Whether you are contemplating marriage, buying a car, or investing in gold- be it any major decision in your life- a little diligence always helps. One such important decision is that of buying a property, and a little time spent crafting your budget and organizing important documents certainly helps to ease the process. First and foremost it is essential to ensure that the seller is not a cheat or fraud. Similarly, you need to be alert when you are investing in or buying any real estate property.
After some serious research on the topic, we have come up with an exercise of six easy steps of due diligence for buyers. But before we get into that, let us first understand what is ‘due diligence’ and why it is crucial.
The definition of ‘due diligence’ is –
such a measure of prudence, activity, or assiduity, as is proper to be expected from, and ordinarily exercised by, a reasonable and prudent [person] under the particular circumstances; not measured by any absolute standard, but depending upon the relative facts of the special case.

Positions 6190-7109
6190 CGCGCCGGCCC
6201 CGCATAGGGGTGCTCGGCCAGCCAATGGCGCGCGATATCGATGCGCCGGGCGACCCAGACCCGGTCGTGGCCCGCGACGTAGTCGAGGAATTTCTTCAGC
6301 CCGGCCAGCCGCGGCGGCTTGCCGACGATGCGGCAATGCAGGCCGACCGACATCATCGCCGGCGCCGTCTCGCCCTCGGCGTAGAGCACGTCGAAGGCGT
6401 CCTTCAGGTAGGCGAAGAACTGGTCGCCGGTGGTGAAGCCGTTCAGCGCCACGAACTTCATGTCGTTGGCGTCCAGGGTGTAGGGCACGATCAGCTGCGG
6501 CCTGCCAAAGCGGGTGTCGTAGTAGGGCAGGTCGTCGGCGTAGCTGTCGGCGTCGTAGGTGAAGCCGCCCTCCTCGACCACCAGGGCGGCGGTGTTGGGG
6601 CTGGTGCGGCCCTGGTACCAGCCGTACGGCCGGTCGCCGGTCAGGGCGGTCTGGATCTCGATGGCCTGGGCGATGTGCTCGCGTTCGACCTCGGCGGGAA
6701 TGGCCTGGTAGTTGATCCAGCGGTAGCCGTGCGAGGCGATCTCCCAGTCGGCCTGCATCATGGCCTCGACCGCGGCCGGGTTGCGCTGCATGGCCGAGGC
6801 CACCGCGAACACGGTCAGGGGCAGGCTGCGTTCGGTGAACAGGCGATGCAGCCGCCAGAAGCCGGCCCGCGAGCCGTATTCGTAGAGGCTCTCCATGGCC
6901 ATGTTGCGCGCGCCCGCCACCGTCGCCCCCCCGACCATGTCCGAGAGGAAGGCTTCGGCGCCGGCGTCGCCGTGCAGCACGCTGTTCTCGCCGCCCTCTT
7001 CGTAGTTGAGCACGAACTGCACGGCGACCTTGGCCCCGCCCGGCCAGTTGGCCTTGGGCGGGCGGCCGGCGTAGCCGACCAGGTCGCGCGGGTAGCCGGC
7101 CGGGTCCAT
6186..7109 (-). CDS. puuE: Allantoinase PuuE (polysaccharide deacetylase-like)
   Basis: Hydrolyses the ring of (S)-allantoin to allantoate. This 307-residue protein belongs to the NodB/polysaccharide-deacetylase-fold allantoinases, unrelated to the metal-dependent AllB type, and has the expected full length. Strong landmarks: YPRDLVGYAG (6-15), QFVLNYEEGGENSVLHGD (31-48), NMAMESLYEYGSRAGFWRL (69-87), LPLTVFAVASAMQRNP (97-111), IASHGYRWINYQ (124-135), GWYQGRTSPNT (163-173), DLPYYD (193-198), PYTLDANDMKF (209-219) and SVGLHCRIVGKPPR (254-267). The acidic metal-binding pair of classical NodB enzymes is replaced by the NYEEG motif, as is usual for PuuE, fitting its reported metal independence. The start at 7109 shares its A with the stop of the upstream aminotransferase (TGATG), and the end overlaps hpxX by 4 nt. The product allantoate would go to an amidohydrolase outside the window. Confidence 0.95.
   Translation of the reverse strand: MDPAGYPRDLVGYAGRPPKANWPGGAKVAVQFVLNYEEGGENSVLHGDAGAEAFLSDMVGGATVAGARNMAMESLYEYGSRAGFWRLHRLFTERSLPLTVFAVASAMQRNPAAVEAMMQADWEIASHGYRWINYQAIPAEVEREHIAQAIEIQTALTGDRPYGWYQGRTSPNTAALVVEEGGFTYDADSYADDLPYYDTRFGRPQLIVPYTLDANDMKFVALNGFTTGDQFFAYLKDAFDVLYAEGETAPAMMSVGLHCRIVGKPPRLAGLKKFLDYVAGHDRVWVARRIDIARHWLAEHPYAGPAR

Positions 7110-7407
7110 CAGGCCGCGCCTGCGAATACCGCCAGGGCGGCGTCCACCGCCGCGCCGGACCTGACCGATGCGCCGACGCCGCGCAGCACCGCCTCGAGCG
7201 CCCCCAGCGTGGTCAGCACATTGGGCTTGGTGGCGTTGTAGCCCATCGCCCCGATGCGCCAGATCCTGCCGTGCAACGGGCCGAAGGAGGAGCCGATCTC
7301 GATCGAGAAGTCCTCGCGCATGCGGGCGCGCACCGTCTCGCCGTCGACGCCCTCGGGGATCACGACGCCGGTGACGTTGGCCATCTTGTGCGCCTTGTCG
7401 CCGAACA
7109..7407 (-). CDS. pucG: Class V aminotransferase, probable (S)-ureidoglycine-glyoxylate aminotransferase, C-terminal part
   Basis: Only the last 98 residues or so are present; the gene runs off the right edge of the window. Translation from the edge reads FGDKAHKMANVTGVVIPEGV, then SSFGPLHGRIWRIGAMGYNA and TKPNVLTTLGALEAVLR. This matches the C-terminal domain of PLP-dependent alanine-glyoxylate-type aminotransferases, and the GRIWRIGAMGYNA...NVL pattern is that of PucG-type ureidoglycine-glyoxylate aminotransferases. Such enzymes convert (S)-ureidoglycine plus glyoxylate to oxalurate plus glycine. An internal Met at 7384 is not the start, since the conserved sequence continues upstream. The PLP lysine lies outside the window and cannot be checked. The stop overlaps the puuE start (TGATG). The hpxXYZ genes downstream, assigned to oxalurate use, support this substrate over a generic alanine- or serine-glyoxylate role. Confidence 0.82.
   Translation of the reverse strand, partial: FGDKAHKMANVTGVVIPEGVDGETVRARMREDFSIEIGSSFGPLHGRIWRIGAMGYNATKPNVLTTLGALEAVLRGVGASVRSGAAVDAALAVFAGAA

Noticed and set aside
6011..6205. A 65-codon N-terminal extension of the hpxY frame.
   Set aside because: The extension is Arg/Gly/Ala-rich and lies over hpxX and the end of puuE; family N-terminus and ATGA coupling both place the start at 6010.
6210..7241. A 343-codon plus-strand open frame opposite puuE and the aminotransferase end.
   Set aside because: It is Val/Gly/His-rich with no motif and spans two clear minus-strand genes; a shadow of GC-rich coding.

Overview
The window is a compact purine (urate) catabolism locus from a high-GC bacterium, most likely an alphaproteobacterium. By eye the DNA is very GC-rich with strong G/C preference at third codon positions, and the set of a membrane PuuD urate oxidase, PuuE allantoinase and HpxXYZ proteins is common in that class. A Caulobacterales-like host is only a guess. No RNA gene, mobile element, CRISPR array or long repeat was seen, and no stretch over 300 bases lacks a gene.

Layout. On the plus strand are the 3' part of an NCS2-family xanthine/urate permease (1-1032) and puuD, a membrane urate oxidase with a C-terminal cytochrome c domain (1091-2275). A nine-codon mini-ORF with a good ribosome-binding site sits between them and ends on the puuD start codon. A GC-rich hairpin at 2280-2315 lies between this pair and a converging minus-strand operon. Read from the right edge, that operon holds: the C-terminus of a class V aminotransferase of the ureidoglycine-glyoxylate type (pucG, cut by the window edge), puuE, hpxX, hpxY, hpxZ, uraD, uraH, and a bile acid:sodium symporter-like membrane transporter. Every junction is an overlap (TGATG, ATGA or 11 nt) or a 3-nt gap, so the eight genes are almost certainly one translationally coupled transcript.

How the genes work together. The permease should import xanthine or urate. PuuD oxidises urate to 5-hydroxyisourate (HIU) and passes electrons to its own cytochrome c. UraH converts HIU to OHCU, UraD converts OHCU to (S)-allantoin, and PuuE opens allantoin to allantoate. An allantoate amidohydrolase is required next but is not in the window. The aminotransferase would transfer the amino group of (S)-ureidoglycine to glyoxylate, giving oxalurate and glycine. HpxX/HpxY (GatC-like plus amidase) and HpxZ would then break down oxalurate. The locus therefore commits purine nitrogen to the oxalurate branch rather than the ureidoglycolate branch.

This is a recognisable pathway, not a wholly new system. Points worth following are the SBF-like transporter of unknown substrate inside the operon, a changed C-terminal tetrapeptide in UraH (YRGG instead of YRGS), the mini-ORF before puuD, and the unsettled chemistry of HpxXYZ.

That’s a rather technical definition. To put it simply, due diligence is an investigation or audit of a potential investment and it serves to confirm all material facts in regards to a sale. Generally, due diligence refers to the care a person should take before entering into an agreement or a transaction with another party. It is conducted mainly to verify the ownership of title over the property and any encumbrances over the property. The primary objective of due diligence is therefore to gather essential information.
There are two primary methods of conducting due diligence – full and short. The short search or limited search may save time, and it is advisable only in transactions where the property is taken on lease for a short term. Full search, on the other hand, is done while giving a title certificate of the property in instances of Sale/ Resale/ Long term lease transactions and for transactions that involve mortgage. The search for status of ownership of the property is conducted for the preceding 30 years (or more) from the date on which the seller came to acquire the property.